Photo: Chip Somodevilla/Getty Images

The Senate's top Democrat is telling President Trump that any infrastructure deal must contain robust moves to bolster zero-carbon energy and build resilience to climate change.

Why it matters: Senate Minority Leader Chuck Schumer' demand — spelled out in a new Washington Post op-ed — is the latest sign that climate is emerging as a priority for Capitol Hill Democrats, at least for now.

Driving the news: Schumer writes that if Trump wants Democratic support on an infrastructure bill, it must have policies and money that "help transition our country to a clean-energy economy and mitigate the risks the United States already faces from climate change."

Reality check: Infrastructure is perennially floated as an area where there's potential for bipartisan dealmaking. But actually getting a sweeping political deal done is a far tougher thing to imagine happening.

  • That was true even before Schumer's decision to demand provisions aimed at addressing a problem that Trump scarcely acknowledges, and doesn't accept is human-caused despite the overwhelming scientific consensus.
  • Schumer's op-ed also bashes Trump's moves to unwind Obama-era policies.

Threat level: Schumer's op-ed says Democrats have leverage because they'll control the House and Trump will need 60 votes in the Senate — and therefore Democratic help there — to get an infrastructure bill through Congress.

Details: In the op-ed and an open letter to Trump, Schumer calls for provisions including...

  • Permanent tax credits for clean power production, electric vehicles, energy storage, efficient buildings and more.
  • Federal spending on new transmission to help move renewable power, as well as investments in smart grid and microgrid technology.
  • "Substantially" increasing federal spending on research, development and deployment of clean energy.
  • Money to help communities harden their infrastructure against extreme weather and disasters.
  • A new federal loan program to help communities build resilience, including "natural infrastructure solutions" like restored wetlands.

Go deeper: Climate politics moves up the Democrats' priority list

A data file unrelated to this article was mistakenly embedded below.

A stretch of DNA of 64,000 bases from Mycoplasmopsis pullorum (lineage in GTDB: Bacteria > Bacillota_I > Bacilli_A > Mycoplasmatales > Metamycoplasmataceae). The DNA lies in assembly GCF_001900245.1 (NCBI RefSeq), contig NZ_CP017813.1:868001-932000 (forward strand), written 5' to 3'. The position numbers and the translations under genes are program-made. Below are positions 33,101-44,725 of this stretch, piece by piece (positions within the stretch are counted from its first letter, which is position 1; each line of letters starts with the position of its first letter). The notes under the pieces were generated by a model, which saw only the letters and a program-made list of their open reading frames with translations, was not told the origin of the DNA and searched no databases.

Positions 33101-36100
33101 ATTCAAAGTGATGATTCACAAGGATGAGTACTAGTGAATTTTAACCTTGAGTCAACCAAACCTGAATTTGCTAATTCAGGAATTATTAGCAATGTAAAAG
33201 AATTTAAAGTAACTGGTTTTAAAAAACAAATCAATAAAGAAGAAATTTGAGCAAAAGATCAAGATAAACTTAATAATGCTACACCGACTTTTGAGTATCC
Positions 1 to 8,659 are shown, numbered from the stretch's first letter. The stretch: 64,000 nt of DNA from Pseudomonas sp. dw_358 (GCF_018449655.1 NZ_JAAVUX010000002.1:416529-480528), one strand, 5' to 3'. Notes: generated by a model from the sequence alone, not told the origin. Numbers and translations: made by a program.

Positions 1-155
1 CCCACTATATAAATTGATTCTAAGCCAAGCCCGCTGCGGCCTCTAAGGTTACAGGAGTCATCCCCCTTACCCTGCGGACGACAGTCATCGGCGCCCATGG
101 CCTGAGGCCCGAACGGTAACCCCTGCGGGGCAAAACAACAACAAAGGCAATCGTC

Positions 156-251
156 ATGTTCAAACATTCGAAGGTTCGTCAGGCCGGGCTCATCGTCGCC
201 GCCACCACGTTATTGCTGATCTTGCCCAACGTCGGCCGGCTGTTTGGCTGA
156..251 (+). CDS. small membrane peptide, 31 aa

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NYT: White House drug price negotiations broke down over $100 "Trump Cards"

President Trump with Mark Meadows, his chief of staff, on Sept. 3 at Andrews Air Force Base in Maryland. Photo: Mandel Ngan/AFP via Getty Images

Negotiations on a deal between the White House and pharmaceutical industry to lower drug prices broke down last month after Mark Meadows, the president's chief of staff, insisted that drugmakers pay for $100 cash cards to be mailed to seniors before the election, according to the New York Times.

Why it matters: Some of the drug companies feared that in agreeing to the prescription cards — reportedly dubbed "Trump Cards" by some in the pharmaceutical industry — they would boost Trump's political standing weeks ahead of Election Day with voters over 65, a group that is crucial to the president's reelection bid, per the Times.

In photos: Virginians line up for hours on first day of early voting

Photo: Andrew Caballero-Reynolds/AFP via Getty Images

In some parts of Virginia, people waited in line up to four hours to cast their ballots on the first day of early voting, according to the Washington Post.

The big picture: The COVID-19 pandemic seems to already have an impact on how people cast their votes this election season. As many as 80 million Americans are expected to vote early, by mail or in person, Tom Bonier, CEO of TargetSmart, a Democratic political data firm, told Axios in August.

Updated 3 hours ago - Politics & Policy

Coronavirus dashboard

Illustration: Sarah Grillo/Axios

  1. Global: Total confirmed cases as of 4:30 p.m. ET: 30,306,469 — Total deaths: 948,147— Total recoveries: 20,626,515Map.
  2. U.S.: Total confirmed cases as of 4:30 p.m. ET: 6,705,114 — Total deaths: 198,197 — Total recoveries: 2,540,334 — Total tests: 92,163,649Map.
  3. Politics: In reversal, CDC again recommends coronavirus testing for asymptomatic people.
  4. Health: Massive USPS face mask operation called off The risks of moving too fast on a vaccine.
  5. Business: Unemployment drop-off reverses course 1 million mortgage-holders fall through safety netHow the pandemic has deepened Boeing's 737 MAX crunch.
  6. Education: At least 42% of school employees are vulnerable.